The following is a "guest posting" from Jamais Cascio, CRN's Global Futures Strategist.
Reading a story about the grey goo attack in Second Life, I was struck by what could well be the nightmare scenario for molecular manufacturing...
Hear me out. We all know the logic behind email spam: the cost of sending out a million messages differs little from the cost of sending out a single message; even with a minuscule response rate, sending enough messages can mean a visible return on investment; spam "offense" always eventually overwhelms anti-spam "defense."
The same logic could apply to molecular manufacturing spam, but MM-spam could take myriad new forms:
- Advertising messages etched into whatever objects get made by a nanofactory.
- Code that tells the nanofac to use all available nanotoner to continuously print out small, mobile commercial-shouting bots.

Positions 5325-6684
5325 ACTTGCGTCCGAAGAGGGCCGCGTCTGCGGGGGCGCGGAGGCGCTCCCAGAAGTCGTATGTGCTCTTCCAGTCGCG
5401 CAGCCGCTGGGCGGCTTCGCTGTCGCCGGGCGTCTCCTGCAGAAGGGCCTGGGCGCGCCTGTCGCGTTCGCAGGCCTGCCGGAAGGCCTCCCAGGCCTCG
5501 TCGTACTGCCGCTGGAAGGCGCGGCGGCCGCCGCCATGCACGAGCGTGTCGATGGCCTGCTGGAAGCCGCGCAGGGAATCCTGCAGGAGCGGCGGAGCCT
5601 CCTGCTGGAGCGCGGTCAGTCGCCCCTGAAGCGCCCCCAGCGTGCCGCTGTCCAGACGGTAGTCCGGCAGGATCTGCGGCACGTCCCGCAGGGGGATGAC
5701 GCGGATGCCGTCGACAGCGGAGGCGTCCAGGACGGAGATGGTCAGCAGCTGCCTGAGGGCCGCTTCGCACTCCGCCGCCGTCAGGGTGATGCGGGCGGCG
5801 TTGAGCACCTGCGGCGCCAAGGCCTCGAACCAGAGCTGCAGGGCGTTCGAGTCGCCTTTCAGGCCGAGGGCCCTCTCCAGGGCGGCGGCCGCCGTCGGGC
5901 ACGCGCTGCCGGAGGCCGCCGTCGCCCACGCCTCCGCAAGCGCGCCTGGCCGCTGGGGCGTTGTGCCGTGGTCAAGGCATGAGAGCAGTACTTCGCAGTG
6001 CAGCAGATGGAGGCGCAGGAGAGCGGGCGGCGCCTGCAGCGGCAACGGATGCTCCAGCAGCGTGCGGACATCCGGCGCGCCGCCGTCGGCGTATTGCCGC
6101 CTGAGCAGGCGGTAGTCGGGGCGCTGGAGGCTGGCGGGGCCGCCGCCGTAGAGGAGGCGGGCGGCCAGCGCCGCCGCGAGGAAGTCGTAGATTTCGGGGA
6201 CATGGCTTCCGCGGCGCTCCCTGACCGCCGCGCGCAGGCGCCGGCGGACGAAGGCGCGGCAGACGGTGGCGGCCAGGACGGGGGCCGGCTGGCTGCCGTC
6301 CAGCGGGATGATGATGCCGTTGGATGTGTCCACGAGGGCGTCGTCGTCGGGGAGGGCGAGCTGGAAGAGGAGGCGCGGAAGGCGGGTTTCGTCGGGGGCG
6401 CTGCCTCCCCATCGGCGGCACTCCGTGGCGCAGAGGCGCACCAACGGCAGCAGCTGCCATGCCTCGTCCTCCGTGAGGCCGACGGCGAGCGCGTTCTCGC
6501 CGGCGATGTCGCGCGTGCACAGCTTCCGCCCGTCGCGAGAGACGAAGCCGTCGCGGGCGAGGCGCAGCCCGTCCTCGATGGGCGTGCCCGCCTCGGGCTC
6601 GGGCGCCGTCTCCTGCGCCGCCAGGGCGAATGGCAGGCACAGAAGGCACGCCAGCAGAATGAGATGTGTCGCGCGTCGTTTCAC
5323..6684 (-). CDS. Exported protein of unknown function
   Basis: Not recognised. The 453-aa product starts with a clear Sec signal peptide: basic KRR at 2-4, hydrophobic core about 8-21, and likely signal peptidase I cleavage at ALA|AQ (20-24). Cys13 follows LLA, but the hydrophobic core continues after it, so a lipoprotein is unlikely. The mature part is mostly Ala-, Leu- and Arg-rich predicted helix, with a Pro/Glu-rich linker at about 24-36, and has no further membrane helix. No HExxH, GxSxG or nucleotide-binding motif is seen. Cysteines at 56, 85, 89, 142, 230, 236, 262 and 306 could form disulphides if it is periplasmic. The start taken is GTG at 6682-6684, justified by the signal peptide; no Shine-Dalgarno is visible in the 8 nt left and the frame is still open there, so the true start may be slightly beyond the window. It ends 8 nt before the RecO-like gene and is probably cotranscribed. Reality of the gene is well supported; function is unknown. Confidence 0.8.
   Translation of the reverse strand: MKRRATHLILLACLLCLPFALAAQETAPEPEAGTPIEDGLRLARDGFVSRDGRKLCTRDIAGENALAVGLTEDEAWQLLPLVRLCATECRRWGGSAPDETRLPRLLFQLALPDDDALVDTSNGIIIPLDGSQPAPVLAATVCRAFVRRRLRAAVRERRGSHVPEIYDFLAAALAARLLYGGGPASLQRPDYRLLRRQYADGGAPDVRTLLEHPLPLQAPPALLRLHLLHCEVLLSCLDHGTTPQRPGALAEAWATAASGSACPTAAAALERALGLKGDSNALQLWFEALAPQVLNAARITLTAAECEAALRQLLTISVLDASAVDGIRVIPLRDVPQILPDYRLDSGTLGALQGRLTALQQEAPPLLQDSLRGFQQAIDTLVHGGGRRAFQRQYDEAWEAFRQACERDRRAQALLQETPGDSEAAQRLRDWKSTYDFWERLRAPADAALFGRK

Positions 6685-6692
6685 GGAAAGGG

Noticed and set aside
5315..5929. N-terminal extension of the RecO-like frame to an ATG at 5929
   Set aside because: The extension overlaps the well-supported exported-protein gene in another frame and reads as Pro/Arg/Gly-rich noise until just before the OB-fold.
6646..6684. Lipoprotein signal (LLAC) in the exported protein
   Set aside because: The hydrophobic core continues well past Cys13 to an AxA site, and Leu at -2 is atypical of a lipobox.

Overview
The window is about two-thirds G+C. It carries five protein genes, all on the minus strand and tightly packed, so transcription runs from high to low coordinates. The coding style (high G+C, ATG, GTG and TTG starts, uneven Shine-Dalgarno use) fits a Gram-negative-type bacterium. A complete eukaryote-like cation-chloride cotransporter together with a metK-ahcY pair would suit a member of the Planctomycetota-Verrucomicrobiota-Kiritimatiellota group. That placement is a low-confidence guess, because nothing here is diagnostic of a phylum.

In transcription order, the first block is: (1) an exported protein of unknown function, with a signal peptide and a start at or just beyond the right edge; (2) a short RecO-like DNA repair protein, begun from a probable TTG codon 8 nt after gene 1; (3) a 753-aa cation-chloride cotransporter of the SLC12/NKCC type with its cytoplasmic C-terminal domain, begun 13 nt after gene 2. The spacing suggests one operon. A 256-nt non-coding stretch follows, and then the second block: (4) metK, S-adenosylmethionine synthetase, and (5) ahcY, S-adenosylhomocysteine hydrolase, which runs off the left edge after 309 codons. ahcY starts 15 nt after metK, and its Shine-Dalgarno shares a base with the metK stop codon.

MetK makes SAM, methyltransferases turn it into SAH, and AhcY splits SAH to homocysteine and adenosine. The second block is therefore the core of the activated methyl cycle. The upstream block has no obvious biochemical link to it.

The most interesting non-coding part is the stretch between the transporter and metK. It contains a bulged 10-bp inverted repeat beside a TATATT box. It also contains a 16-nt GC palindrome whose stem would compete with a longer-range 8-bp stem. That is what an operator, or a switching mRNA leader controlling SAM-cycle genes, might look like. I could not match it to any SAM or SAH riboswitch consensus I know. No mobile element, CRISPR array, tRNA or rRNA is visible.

- Hacks that instruct a nanofac to embed into the hardware of any new nanofac it makes commands to add commercials on whatever the new nanofac makes.
I'm sure I'm only scratching the surface here, and that far more insidious and hard-to-root-out forms of nanospam are on the horizon.
It seems that every digital technology capable of displaying a message and hooked to a network eventually becomes the target of spam. It's highly likely that nanofactories will be online, along with everything else in one's house or community, for reasons of hardware updates and design transfers; those readers old enough to remember floppy disks will know that malware can travel via sneakernet and disk quite easily, too, so being unplugged is not the same as being offline.